For me, it’s the lesser-known tunes that are the biggest treat. “You’re Looking at Me,” which features Smith on alto, is a charming tune by Bobby Troup, who also wrote “Route 66.” Smith also plays on “Don’t Let It Go to Your Head,” an easy swinger I don’t believe I’ve ever heard from any other singer, and I know nothing about any of the writers, Hadamik, LaVere & Nast. Oscar Levant’s wistful “Blame It on My Youth” is better known, but hardly a shopworn standard, and Cole’s performance, augmented by a lyrical Tizol solo, is stunning. Tizol also appears on his own “Caravan.”
Stuff Smith’s visceral and expressive violin sound is a great foil for Cole’s voice and piano, especially on “I Know that You Know,” where he trades fours with Nat.
The only clunker on the original album, for me, is “The Lonely One” (Hambro & Heller), which seems to have been an attempt at a follow-up to “Nature Boy.” It features Tizol, as does “What Is There to Say,” one of the unissued tracks. The latter really should have been chosen for the album instead of the former.
The album was critically acclaimed from the start, but Cole had more hits to make. It’s a shame he never did another album like this, a gift that we have this one.
Carmen McRae & Betty Carter, “Duets” (1987)
Sarah Vaughan’s nickname may have been “Sassy,” but this recording features two of the sassiest women ever to sing jazz, and the combination is pure delight. These duet performances were recorded at San Francisco’s Great American Music Hall, where the two artists had previously recorded stellar solo albums. While both were consummate jazz singers, there were enough differences in their approaches to add another level of fun to the proceedings through contrast.
Of the two, Carter was less well known outside the world of jazz. Known as Betty “Bebop” Carter earlier in her career, she was one of the most adventurous song stylists, playing with time and changes like a lioness stalking her prey. And she became more audacious as the years passed. To be honest, while I admire her brilliance, I sometimes find her late-career song interpretations too extreme, as if it were irrelevant what the lyricist had written. In this set with McRae she sometimes tones it down a bit, and sometimes the full Betty seems to work in counterpoint.
Carmen McRae was also rhythmically and harmonically adventurous, but her stretches always took the lyric into account, often offering wry commentary with her phrasing. She was one of the most affecting of ballad singers, weighing every word and holding the listeners ears in the palm of her hand. On uptempo tunes she could swing like few others while showing the changes who was boss.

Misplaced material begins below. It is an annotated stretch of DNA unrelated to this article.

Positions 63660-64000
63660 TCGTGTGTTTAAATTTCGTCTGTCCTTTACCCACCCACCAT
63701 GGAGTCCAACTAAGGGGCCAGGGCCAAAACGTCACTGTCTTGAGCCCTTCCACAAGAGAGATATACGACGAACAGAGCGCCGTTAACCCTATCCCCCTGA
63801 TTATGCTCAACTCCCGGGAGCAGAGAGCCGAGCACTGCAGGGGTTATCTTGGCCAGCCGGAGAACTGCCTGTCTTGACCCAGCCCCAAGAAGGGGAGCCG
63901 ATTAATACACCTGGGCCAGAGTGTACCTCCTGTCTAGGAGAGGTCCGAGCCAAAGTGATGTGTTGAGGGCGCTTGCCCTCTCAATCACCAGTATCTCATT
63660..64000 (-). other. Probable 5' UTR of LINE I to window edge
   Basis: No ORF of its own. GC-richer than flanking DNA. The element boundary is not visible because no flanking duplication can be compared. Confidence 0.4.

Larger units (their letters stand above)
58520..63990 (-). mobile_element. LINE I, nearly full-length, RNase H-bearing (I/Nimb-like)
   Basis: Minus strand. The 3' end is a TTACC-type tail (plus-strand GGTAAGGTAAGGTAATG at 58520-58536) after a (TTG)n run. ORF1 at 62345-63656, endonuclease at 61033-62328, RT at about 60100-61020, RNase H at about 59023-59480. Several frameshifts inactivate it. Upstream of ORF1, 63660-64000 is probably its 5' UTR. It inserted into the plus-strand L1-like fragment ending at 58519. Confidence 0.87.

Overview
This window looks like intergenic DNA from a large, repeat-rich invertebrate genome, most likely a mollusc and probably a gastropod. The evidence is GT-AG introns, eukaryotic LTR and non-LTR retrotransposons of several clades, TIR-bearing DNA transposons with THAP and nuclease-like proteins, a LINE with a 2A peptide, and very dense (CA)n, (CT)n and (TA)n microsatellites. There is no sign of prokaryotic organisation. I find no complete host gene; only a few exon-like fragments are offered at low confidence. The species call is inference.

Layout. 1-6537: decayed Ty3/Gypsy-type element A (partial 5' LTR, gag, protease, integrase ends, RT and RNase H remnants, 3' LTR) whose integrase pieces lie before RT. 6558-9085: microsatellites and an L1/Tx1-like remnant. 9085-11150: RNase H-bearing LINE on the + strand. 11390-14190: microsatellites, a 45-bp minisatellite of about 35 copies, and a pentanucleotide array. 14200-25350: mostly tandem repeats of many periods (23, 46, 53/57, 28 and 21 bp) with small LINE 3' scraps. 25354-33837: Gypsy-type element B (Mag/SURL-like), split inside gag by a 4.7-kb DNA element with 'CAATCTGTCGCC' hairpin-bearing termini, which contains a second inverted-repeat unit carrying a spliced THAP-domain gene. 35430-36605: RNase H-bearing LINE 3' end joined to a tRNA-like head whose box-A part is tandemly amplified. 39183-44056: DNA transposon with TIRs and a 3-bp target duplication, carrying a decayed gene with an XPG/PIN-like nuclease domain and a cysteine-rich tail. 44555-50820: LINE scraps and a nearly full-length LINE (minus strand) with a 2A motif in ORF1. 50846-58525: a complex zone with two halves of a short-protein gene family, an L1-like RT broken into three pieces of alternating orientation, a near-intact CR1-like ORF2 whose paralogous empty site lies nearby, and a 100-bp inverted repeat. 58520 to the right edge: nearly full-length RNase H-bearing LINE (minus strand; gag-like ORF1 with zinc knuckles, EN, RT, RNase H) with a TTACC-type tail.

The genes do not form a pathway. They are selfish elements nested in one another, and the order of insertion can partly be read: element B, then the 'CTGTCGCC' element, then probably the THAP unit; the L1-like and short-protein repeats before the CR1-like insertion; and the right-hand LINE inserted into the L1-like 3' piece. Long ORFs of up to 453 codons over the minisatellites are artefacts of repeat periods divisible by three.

And together, Carmen and Betty had a ball, playing with and off each other. The pair uses the standard “What’s New” to introduce themselves to the audience, and it becomes all about how much they dig each other. When she sings, “But seeing you is grrrrand,” we get the first taste of Carmen’s playful growl.
On the set’s first ballad, “But Beautiful,” the two interweave their vocals, both stretching time and space. Carmen’s solo feature on “Glad to Be Unhappy” is a great example of her ballad brilliance. The two get to show off their rhythm chops on “Sometimes I’m Happy,” which features both singers scatting. And this is where Carter leaves McRae, who didn’t often scat in her own performances, in the dust.
The proceedings close with a couple of Ellington tunes. On “Sophisticated Lady,” both show their devilish side. Carmen’s phrasing of “dancing, dining with some man in a restaurant, is that all you really want?” is priceless, as is the response, from both, of “no, no, no, no, no” that follows.
The CD reissue on Verve also includes three bonus performances by McRae alone, and that’s nothing to sneeze at.
Bill Henderson, “With the Oscar Peterson Trio” (1963)
Over a nearly 60-year career, Bill Henderson only recorded intermittently, and this album was perhaps his most high-profile record. Not that Henderson had been twiddling his thumbs between albums and live appearances, as he was also a very active film and TV actor.
The first thing that strikes the listener about Bill Henderson’s voice is its slightly raspy, comforting timbre and his understated, spot-on interpretations of the lyrics he sings; you might say he’s a song actor. In this mode, he’s somewhat reminiscent of Nat King Cole; at his best he sings a song like breathing out and breathing in. But often he’ll follow up a simple reading of a lyric immediately with a furiously swinging chorus, where he’ll run changes in a manner closer to Mel Torme or Mark Murphy.
The Oscar Peterson Trio provides the perfect accompaniment to Henderson’s voice, with Ray Brown’s bass effectively out front in some of the arrangements. Henderson’s performances are hip in the best sense, totally natural, without a sign of artifice.
The repertoire suits Henderson’s voice and style perfectly. Some of the tunes are recent hits, like “A Lot of Livin’ to Do,” from “Bye Bye Birdie,” and “Stranger on the Shore,” which had been an instrumental hit for British clarinetist Acker Bilk. There are the evergreen standards too, like “I’ve Got a Crush on You” and “At Long Last Love.”